In addition to these state institutions of high and special learning are the denominational colleges. Of these, the most important are at Albion, Olivet, Kalamazoo, Hillsdale, Holland, Detroit, Adrian, Alma and Battle Creek. Albion was founded by the Methodists in 1861; Olivet in 1859; by the Congregationalists; Kalamazoo in 1855, by the Baptists; Hillsdale was founded in 1855, and Hope College, at Holland in 1866. The latter was contemplated from the establishment of the Dutch colony at Holland in 1847, and was preceded by the Holland Academy in 1851. Detroit University, organized in 1881, was established by Roman Catholics of the diocese of Detroit, and is in charge of the Jesuits, an order of the church devoted to education. Adrian College was founded in 1859. Alma College was founded by the Presbyterians in 1887. Battle Creek College was established in 1874 by the Seventh-Day Adventists. Besides these there are many denominational academies, seminaries and schools.

Michigan's unparalleled advantages for agriculture, her unequaled inducements to labor in a great variety of factories and mines, and her unexcelled system of common schools and higher education, have brought to her farms, cities and mines, a diverse population of all nationalities--Scotch, Irish, English, Dutch, German, Scandinavian, Hungarian, Polish, and Italian--to make homes for themselves in her two peninsulas. At an early day the French came in from Canada and settled along the shore above and below Detroit and to the Mackinac country; and, later, the pine lumbering brought numbers of French-Canadians to Saginaw and farther north to the lands above the bay. Direct immigration from France has never occurred to any extent. During the period of the British occupation of the Northwest, English settlers came in considerable numbers, mainly to the vicinity of Detroit, and also some persons of Scotch and Irish descent. The great immigration of the Irish came with the troubles in the homeland in the first half of he nineteenth century.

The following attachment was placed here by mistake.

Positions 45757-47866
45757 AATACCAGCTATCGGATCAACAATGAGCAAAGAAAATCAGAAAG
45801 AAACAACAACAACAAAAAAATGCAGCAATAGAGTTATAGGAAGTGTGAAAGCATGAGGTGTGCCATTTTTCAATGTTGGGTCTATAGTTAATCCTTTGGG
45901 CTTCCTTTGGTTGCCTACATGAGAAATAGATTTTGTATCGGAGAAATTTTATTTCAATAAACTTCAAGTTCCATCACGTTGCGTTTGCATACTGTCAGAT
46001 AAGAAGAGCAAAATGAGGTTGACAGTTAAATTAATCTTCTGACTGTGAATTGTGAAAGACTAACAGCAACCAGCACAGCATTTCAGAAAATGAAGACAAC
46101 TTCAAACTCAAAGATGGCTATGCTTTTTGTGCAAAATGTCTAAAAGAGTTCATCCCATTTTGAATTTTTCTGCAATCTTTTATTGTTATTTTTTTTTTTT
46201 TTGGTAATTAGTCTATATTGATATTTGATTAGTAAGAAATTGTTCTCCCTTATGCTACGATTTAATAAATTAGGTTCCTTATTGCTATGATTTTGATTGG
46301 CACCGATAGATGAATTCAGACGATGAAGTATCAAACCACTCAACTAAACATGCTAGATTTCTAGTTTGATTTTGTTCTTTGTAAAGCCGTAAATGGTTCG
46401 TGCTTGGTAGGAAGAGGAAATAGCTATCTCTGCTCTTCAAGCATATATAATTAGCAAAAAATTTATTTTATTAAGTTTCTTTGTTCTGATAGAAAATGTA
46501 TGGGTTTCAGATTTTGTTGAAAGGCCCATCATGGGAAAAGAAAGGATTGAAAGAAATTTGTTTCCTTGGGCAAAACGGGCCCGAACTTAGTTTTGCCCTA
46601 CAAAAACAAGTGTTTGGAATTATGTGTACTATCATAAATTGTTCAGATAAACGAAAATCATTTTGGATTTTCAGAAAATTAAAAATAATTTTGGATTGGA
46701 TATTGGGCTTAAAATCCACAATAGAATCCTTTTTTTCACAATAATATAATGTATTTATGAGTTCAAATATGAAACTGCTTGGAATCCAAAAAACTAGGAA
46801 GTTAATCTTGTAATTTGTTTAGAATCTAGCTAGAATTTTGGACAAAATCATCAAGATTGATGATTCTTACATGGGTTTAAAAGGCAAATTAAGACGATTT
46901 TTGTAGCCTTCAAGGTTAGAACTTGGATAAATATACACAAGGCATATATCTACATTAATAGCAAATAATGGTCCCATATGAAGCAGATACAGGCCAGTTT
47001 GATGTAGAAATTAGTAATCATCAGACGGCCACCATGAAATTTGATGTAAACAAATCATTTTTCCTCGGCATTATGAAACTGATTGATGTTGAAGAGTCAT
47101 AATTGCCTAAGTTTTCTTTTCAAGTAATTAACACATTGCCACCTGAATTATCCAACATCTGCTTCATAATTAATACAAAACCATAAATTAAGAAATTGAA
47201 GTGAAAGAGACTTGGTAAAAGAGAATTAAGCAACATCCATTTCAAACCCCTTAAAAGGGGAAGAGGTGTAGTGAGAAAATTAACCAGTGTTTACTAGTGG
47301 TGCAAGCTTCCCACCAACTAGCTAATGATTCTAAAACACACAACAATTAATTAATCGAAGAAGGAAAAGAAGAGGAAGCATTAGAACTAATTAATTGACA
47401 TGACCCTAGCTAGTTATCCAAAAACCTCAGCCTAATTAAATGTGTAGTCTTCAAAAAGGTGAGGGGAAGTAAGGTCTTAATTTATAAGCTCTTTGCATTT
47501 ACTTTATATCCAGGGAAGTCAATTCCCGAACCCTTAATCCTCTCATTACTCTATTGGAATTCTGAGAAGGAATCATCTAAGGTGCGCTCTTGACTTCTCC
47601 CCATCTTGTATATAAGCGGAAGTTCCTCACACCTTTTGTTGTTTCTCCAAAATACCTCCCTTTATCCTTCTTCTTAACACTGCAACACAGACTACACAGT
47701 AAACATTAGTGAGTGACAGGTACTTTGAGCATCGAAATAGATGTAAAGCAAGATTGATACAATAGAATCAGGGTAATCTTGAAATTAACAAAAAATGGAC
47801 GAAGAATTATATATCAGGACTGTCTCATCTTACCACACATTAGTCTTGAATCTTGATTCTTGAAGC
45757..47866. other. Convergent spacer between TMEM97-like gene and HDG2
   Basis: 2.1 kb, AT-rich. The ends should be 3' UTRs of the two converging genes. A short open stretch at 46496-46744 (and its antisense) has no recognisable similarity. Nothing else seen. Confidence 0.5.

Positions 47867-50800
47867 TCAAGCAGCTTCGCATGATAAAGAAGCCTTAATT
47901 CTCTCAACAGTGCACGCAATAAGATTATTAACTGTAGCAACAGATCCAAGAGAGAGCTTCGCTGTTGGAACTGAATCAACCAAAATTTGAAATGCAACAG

History of Genesee County, Michigan, Her People, Industries and Institutions
by Edwin O. Wood, LL.D, President Michigan Historical Commission, 1916

Transcribed by Holice B. Young

HTML by Deb